Scientists at the Braunschweig University of Technology have developed tiny adapters that allow the coupling of molecules to nanostructures and their precise positioning on the scale of a millionth of a millimeter.
This development is of relevance especially for DNA sequencing, which is considered the key technology for the analysis of inherited diseases. The latest results are presented in the current issue of the journal “Nano Letters”.
Immobilization strategy: DNA origami (grey rectangles) equipped with a fluorescent dye (red) occupy the small holes in the metal film (ZMWs) in a way that only one adapter fits per cavity.
Comparison between optimal Poisson distribution and the experimentally measured distribution in ZMWs of 200 nm.
For DNA sequencing, individual nucleotides are analyzed which are the building blocks of DNA. “Monitoring the incorporation of single nucleotides into a full DNA strand in real-time is a revolutionary method”, Prof. Philip Tinnefeld explains. “It’s almost a live broadcast”.
Special proteins, the so-called DNA polymerases, incorporate the nucleotides in a zipper like fashion to build a double stranded DNA strand. In order to observe this process and extract the order of nucleotides, scientists employ special cover slides. A glass slide is coated with a thin metal film that contains tiny holes, so-called zeromode waveguides (ZMWs).
“The challenge for this application is to equip each of these nano-holes with exactly one polymerase that utilize the nucleotides”, Prof. Philip Tinnefeld says. Usually, these biomolecules are deposited randomly in the ZMWs, which results in many empty ZMWs while others contain multiple polymerase molecules. Even for the optimal situation, only 37 % of the holes can be used, as the expert for Nano-Bio-Sciences explains.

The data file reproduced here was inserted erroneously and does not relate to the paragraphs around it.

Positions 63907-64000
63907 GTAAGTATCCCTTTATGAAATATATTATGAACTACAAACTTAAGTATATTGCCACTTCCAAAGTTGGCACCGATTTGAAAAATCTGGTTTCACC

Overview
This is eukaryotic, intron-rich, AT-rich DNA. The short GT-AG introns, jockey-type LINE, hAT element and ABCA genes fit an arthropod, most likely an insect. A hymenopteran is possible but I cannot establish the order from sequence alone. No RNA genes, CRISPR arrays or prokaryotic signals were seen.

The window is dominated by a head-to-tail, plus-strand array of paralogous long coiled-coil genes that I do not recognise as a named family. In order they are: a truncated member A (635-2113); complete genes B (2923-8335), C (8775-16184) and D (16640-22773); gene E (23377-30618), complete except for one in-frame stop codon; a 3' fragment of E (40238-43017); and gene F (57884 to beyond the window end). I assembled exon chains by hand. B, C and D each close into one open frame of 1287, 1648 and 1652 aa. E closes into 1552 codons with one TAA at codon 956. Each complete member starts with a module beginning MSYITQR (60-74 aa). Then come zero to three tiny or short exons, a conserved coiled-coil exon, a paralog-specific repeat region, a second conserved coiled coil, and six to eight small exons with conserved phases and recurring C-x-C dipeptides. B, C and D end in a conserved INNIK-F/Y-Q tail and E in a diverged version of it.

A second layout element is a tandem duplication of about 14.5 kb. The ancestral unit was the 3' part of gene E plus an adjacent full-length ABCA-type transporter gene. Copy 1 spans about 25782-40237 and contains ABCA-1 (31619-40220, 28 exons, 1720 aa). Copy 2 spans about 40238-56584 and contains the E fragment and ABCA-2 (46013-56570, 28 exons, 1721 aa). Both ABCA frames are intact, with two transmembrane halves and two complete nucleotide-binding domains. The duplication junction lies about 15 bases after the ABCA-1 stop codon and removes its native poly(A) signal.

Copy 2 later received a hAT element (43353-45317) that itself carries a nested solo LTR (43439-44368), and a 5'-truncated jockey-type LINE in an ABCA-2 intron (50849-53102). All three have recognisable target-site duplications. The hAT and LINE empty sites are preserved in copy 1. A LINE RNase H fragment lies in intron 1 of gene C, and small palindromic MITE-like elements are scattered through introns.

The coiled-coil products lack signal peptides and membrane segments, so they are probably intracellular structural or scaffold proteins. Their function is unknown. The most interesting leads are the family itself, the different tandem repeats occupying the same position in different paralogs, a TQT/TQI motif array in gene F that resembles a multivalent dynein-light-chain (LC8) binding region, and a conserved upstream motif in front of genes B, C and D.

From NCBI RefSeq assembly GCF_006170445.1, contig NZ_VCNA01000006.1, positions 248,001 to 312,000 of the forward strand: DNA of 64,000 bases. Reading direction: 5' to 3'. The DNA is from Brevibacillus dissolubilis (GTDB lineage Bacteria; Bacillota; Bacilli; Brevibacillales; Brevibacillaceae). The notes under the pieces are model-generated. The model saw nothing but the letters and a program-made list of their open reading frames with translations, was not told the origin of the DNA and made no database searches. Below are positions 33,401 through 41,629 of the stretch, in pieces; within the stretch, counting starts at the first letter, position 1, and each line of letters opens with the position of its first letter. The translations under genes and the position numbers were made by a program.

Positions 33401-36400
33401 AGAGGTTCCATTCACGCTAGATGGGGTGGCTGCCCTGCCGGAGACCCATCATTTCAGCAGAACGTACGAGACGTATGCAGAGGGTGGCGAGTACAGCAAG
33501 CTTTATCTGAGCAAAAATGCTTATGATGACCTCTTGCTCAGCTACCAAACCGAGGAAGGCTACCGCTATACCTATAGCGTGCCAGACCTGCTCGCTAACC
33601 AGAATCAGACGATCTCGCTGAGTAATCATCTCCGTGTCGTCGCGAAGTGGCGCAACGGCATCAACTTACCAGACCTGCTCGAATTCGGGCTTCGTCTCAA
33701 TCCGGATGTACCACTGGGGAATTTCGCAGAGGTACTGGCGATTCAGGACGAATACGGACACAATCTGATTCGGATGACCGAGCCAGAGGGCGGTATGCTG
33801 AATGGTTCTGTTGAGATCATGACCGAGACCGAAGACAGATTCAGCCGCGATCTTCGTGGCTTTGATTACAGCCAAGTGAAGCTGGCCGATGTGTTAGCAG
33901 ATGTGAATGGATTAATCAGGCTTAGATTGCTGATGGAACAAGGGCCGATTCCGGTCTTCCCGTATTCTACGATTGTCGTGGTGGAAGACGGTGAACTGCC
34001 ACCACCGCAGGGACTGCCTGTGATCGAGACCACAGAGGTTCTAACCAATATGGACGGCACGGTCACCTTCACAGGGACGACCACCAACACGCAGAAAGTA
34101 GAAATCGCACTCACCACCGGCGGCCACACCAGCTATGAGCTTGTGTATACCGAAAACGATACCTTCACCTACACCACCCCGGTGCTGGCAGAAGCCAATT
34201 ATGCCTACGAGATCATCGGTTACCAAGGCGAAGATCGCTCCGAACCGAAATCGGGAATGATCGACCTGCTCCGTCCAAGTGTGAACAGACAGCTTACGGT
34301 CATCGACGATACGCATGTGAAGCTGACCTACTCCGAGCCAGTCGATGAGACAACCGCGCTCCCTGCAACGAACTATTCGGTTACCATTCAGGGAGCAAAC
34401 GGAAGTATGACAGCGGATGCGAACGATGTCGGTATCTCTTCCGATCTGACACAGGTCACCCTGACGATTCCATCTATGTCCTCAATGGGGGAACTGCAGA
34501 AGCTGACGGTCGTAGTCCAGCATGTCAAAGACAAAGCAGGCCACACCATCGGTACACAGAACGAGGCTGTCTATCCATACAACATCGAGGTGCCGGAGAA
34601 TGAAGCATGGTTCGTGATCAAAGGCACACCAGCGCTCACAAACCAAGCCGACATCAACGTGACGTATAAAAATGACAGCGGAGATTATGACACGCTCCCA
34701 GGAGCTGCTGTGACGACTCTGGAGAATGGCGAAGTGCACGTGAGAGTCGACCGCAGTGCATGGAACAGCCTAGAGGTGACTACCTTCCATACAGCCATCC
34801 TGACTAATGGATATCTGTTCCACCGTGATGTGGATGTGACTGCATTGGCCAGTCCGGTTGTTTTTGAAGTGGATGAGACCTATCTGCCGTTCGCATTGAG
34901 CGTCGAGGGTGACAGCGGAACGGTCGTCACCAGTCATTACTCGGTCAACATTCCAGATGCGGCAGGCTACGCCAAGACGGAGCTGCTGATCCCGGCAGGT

Coupling and positioning of molecules
His research group now achieved a more efficient usage of the ZMWs by developing a new binding strategy. For this, the nano-experts from the Institute for Physical and Theoretical Chemistry in the Laboratory of Emerging Nanometrology (Braunschweig University of Technology) could use their experience of working with the so-called DNA origami technique: the Braunschweig scientists literally fold precisely fitting structures from single viral DNA strands.
The nano-adapters were designed such that exactly one DNA origami can bind in every ZMW. The nano-adapters additionally provide docking points for functional units, like fluorescent dyes or the polymerase molecules that are used for DNA sequencing. “With our novel strategy, we connect single molecules via DNA origami with the lithographically fabricated ZMWs. This procedure can improve the efficiency of DNA sequencing and also be beneficial for applications in other areas of research like molecular electronics”, Prof. Tinnefeld summarizes.
About the project
This research project of the NanoBioSciences group of Prof. Philip Tinnfeld (Institute for Physical and Theoretical Chemistry) was conducted at the new Laboratory of Emerging Nanometrology of the Braunschweig University of Technology and was funded by a Starting Grant of the European Research Council (SiMBA).